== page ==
Pied Piper like, from beginning to end, they fell hook line and sinker into Judes’ trap, as Judes left a chasm of space in the half back line as Croke’s followed them man on man into the Jude’s full back line. This allowed Judes’ keeper to dink balls into the chasm of space in front of the midfielders who dominated and launched man on man attack after man on man attack. Eight of their fourteen points on the night would come from this source.
If Croke’s were using the type of in game statistical analysis that professional rugby teams use and that GaaProstats provides, they’d have realised quickly just how many sores they were onceding dircetly from this source, and changed tac. All they needed to do was drop off on the kick-out, let Jude’s play the short kick-out and say “go on, see if you have the legs to go at us.” They wouldn’t have.
Castleknock’s management team worked it out and that’s exactly what they did. Time and time again they were left only with the option of going short as Castleknock flooded the middle/got men behind the ball on the kick-out and deprived them their source of eight points against Croke’s.
Meanwhile, the grossly athletically superior Castleknock got their kick-outs off quickly, and ala Jim Gavin and Dublin, forced a pace to the game that Jude’s couldn’t cope with and murdered them in the final fifteen minutes.
Would Castleknock have beaten Ballyboden or Croke’s who would have been almost athletically equal? I’m not convinced.
Predictably, the final played out as battle with the quick kick-out being the key tactical element. Castleknock turned three of their four first half quick kick-outs into points. Not coincidentally, the only one they didn’t was the only one they failed to breach the “Killer Quarter”.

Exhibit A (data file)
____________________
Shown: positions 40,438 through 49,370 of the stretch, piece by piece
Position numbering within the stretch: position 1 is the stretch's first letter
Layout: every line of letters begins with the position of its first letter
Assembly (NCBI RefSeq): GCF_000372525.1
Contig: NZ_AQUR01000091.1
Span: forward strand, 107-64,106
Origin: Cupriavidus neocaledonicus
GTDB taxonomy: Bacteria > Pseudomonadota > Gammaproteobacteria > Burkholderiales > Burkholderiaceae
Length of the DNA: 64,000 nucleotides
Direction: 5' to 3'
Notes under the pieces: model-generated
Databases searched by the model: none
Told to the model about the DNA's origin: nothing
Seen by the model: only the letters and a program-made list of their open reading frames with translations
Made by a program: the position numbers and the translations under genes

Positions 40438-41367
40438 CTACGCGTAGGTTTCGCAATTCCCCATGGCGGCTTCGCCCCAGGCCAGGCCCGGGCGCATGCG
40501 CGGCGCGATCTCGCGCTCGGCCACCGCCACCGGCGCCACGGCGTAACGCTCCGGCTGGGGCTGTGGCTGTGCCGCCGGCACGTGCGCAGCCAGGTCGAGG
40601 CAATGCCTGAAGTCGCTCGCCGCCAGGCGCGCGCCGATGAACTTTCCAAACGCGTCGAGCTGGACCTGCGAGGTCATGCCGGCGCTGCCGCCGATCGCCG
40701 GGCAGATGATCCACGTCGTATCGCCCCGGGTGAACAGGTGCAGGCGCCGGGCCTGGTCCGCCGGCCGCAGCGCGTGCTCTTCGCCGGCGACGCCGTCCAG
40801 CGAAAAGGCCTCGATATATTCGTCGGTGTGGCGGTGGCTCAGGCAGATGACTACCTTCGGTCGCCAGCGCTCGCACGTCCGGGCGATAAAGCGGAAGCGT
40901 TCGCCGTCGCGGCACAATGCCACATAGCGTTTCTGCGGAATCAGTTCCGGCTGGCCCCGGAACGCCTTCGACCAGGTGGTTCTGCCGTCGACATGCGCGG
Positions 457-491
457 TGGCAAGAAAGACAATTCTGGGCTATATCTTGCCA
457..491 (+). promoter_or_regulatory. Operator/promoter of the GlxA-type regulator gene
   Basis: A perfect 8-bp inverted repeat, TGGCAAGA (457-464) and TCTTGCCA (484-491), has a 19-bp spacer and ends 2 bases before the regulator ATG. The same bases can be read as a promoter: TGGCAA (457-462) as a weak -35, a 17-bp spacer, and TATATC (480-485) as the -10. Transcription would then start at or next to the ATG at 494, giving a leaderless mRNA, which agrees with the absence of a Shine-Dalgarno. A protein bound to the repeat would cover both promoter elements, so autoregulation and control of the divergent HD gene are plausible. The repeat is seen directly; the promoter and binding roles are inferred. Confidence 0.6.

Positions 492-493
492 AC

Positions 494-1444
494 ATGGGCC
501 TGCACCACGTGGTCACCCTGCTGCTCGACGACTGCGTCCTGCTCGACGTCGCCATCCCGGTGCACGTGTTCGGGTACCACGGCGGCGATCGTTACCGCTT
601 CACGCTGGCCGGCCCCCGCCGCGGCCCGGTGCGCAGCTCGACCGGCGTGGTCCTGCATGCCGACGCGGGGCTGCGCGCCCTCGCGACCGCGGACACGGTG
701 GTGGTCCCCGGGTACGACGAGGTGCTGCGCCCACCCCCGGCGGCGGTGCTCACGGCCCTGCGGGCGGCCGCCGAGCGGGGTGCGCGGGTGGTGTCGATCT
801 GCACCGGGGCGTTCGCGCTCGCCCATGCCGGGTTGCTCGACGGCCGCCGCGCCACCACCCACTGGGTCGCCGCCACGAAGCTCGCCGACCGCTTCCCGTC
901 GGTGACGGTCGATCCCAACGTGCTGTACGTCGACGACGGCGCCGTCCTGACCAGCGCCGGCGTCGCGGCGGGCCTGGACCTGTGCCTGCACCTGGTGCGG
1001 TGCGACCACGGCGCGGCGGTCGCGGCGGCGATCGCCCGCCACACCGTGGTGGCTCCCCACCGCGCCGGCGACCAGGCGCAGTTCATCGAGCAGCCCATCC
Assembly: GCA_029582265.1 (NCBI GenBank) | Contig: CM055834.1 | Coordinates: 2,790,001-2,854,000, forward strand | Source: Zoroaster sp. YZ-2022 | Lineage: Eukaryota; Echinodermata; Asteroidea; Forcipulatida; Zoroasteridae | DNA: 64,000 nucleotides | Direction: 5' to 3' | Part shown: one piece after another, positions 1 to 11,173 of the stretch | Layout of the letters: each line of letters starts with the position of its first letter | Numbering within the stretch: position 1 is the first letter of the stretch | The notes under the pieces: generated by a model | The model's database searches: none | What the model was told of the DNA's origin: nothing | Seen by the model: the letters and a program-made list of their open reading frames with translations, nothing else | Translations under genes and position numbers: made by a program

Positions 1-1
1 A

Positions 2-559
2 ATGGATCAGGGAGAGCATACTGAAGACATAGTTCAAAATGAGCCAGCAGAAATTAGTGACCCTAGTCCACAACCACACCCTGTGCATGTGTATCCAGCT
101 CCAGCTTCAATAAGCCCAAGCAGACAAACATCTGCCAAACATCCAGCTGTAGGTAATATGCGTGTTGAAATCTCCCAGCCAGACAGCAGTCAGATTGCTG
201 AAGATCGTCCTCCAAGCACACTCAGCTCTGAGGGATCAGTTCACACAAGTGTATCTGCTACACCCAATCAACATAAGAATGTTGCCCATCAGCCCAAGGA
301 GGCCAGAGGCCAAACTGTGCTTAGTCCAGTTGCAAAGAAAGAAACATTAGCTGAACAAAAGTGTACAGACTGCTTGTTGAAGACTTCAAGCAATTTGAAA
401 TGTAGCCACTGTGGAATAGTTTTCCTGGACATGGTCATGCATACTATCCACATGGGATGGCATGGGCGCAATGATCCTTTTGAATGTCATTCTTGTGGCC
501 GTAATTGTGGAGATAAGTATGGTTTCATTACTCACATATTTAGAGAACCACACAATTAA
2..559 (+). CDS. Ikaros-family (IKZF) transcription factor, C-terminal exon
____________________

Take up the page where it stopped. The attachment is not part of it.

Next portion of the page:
With some wily foxes using the same clandestine methods as Croke’s had against Boden, and Skerries had actually tried against Castleknock, Castleknock were deprived the opportunity for two quick kick-outs early in the second half, where first half patterns suggested they were a 75 percent chance to score. A third, making a substitution themselves, deprived them another when the keeper was set up and ready.
Instead of an expectation of scoring two or three points off these quick kicks, they conceded two points after losing long ones. Level at half time, instead of a statistical projection that they should have been 0.5 points down on forty minutes, they were actually five points down and the game had drifted away from them.
And Vincent’s, constantly getting the quick kick-outs off, as ever, were champions again.
So there you go. Allow the opposition to get quick kick-outs off early at your peril….unless your athletically superior in which case, fire ahead. It works in theory and it worked for Castleknock, until Vincent’s didn’t let them.
By Stephen O’Meara